The Ophthalmology Residency Program at the University of Louisville
The Path to Professional Independence
Ophthalmology residents in the University of Louisville’s Department of Ophthalmology & Visual Sciences find an environment ideal for their professional growth and development. Whether they are seeking to establish careers in research, academic medicine or private practice, residents have all the resources and guidance they need to excel upon graduation. Under the supervision of a dedicated team of faculty members, many of whom are world-renowned in their specialties, residents fully explore the field and many of its sub-specialties, paving the way for successful careers.
UofL’s Ophthalmology Residency Program accepts four residents per year, making it the ideal size for those in search of a wealth of clinical experience and resources, complemented by close interaction and collaboration with faculty.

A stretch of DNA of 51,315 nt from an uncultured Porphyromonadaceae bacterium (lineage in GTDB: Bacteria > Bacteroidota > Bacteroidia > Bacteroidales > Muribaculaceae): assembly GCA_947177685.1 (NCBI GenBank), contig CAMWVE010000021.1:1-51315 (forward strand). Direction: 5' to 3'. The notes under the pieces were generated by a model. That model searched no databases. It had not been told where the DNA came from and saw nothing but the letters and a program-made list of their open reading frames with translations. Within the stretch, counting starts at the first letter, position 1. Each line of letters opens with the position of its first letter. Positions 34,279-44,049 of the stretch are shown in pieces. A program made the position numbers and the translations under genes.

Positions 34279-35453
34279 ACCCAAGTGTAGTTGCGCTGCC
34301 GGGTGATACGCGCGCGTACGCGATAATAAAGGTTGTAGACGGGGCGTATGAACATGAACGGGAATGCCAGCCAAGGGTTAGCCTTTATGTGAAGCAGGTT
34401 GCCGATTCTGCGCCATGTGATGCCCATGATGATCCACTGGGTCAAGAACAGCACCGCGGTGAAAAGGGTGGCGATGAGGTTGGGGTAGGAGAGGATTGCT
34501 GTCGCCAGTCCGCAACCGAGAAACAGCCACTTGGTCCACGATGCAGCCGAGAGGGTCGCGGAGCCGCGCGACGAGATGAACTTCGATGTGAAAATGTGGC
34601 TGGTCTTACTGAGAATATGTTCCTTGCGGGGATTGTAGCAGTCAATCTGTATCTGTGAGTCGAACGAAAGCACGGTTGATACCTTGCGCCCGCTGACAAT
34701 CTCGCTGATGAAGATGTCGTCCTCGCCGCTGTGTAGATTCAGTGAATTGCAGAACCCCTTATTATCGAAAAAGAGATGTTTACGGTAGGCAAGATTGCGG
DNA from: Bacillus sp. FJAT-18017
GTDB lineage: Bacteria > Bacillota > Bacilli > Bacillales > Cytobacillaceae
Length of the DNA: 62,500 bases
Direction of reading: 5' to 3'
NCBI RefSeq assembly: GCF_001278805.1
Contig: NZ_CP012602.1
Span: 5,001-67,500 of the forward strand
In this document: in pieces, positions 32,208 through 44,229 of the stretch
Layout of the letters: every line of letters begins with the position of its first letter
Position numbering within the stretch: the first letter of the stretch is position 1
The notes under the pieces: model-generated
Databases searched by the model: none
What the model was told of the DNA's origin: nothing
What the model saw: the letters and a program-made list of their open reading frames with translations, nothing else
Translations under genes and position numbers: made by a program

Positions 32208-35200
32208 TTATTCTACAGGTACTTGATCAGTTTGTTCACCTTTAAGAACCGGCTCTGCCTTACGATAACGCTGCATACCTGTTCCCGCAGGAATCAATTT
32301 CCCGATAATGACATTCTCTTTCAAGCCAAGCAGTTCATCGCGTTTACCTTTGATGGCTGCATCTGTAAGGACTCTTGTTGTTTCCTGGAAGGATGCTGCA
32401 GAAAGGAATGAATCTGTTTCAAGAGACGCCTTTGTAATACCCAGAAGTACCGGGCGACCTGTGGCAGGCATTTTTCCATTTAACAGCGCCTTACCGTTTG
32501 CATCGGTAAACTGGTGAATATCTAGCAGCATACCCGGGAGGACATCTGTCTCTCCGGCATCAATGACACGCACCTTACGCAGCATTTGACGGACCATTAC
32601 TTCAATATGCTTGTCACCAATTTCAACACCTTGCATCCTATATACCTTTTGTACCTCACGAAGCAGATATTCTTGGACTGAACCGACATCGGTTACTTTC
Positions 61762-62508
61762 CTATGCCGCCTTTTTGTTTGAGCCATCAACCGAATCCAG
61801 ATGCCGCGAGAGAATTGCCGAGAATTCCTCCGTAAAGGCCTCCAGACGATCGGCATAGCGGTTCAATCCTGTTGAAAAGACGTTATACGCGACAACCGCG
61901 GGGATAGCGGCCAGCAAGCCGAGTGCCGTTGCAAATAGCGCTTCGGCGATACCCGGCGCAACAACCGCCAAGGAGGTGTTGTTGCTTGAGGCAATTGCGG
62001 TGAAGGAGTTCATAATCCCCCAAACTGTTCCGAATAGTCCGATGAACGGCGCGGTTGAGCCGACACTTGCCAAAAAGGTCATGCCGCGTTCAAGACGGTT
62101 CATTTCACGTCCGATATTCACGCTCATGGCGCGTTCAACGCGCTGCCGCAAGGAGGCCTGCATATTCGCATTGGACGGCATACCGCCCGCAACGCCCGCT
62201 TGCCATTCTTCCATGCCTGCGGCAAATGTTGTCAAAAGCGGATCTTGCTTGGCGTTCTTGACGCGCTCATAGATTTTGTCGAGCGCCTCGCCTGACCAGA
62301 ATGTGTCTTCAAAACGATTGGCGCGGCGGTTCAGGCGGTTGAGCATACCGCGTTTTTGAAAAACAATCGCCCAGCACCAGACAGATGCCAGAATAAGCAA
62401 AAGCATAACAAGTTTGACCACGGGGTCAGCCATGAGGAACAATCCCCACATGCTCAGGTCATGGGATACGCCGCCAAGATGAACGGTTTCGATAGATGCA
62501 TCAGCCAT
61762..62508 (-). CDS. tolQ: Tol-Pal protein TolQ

- The program is three years in length, with various rotations throughout. Each year residents spend three months in the primary care eye clinic at UofL’s internationally-acclaimed Kentucky Lions Eye Center, with other rotations dedicated to a multitude of eye sub-specialties, including:
- Comprehensive Ophthalmology
- Cornea-External Disease
- Oculoplastics and Orbital Reconstruction
- Pediatric Ophthalmology and Strabismus
- Refractive Surgery
- Retina and Vitreo-retinal Surgery
- Contact Lenses
- Low Vision
- Ophthalmic Pathology
- During the second year of residency, there is a three-month block for the Consult Service in which residents manage inpatients at University of Louisville Hospital, Norton Children’s Hospital, Frazier Rehabilitation Institute, Jewish Hospital and Norton Hospital.
- Over the course of the program, residents work closely with faculty one-on-one, receiving the input and feedback needed to ensure they have all the knowledge and skills to work independently as the residency program progresses and is completed.
- Didactic Conferences are held every Friday morning, from 7:30 am to noon, in addition to regular sub-specialty conferences, journal clubs, surgical conferences, and sessions in the Wet Lab and Fresh Tissue Lab.